A little over ten years ago, the world of Christmas decorations was forever changed. I remember Tim coming home one day, right around this time of year, asking me if I saw the snowman.
“What snowman?” I replied. “There isn’t even any snow!”
“No!” he said. “The people up the street have a giant blow-up snowman in their front yard!”
I didn’t believe him until I saw it for myself.
Having both spent our childhoods in Vermont where there is always snow covering the ground in the winter and almost always a “white” Christmas, we decided this was the most obnoxious thing ever and we were so embarrassed that it was in our neighborhood!
Little did we know that this was only the beginning. Now not only do we have snowmen, but every other character imaginable – sometimes all on the same yard! In some places it’s even become a competition to see who can put the most blow-ups in one small space. No offense to the inflatables or their owners (my kids love them!) but it really cracks me up!
Buried under all the lights and decorations and holiday hoopla is a quiet remembrance, at this time of year, that God humbled Himself and became a man. And though, as the rightful King of the universe, He could have paraded in – in all of His glory and might and taken His throne – He did just the opposite. He came as a vulnerable, helpless baby and, as He walked this earth, He personified humility. Philippians 2:7-8 says, “He made himself nothing by taking the very nature of a servant, being made in human likeness. And being found in appearance as a man, he humbled himself by becoming obedient to death—even death on a cross!”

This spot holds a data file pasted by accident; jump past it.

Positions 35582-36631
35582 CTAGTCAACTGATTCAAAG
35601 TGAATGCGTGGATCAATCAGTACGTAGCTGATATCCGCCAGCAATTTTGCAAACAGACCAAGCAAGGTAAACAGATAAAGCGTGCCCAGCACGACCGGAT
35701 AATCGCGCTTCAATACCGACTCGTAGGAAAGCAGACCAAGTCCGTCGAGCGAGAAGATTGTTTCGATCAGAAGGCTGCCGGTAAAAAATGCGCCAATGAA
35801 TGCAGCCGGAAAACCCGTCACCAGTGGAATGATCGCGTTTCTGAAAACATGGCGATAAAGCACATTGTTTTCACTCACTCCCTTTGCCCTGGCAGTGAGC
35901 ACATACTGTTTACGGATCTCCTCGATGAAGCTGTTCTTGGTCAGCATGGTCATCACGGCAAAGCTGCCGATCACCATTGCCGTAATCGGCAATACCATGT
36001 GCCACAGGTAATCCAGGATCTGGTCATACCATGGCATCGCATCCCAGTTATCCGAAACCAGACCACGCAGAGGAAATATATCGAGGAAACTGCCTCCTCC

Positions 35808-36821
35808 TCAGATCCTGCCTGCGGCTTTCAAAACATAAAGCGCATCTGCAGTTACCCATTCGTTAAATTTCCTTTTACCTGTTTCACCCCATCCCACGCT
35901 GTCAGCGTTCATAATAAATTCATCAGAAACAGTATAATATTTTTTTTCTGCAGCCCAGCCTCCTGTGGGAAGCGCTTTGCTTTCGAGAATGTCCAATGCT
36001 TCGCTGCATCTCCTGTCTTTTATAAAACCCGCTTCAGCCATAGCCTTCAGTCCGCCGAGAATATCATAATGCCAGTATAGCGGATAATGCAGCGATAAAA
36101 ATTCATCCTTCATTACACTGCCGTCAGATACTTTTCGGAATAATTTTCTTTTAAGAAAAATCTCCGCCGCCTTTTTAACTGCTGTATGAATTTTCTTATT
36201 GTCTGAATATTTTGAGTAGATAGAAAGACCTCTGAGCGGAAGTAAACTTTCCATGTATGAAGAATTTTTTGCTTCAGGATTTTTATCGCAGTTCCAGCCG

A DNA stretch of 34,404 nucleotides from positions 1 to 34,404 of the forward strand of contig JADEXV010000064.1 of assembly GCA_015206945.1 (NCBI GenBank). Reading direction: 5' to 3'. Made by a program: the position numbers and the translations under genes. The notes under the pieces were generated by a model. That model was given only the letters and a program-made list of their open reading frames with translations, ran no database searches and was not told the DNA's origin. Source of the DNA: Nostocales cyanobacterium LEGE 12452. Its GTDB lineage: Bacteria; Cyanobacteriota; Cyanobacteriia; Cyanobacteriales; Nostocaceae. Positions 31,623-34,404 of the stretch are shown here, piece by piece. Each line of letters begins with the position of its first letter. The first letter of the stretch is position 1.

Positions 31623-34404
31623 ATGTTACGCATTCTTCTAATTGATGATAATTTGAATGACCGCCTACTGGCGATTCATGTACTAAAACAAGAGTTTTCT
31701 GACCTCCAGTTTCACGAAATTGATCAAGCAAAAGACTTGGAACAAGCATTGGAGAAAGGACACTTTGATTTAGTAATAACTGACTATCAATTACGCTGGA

One of the things I just can’t get over about Jesus is his response to the criticism, questioning, disagreement, and even insults that were hurled at Him. Even in the face of flat-out mocking and physical torture, He never argued or complained, lashed out or fought back, ran away or gave up. He remained completely at peace – because, as John 13:3 states, “Jesus knew that the Father had put all things under his power, and that he had come from God and was returning to God.”
Jesus pointed out to His disciples time after time that they should follow His example. He knew that as they carried His Name and the good news of grace, they would face the same criticisms, disagreements, and insults He faced. He also knew that, unlike Him, they would make mistakes, have weaknesses, and have to respond to the shots and attacks of others who would try to declare them unworthy. And He wanted them to follow His example of humility in the face of those things.
The problem with being a human being with a human nature, though, is that our reaction to criticism, disagreement, or insult is usually the opposite of humble.
A few weeks ago, we were headed, as a family, to our friends’ house for dinner. I was driving and needed to pull over into the right lane to make a turn. I put on my turn signal, turned my head to see if the lane was clear, and began to move over. “WOAH! MANDY! STOP!” (If you think my husband’s voice is loud in normal conversation, you should hear it when he yells!) A small black car was there in the right lane, and I had almost merged directly into them.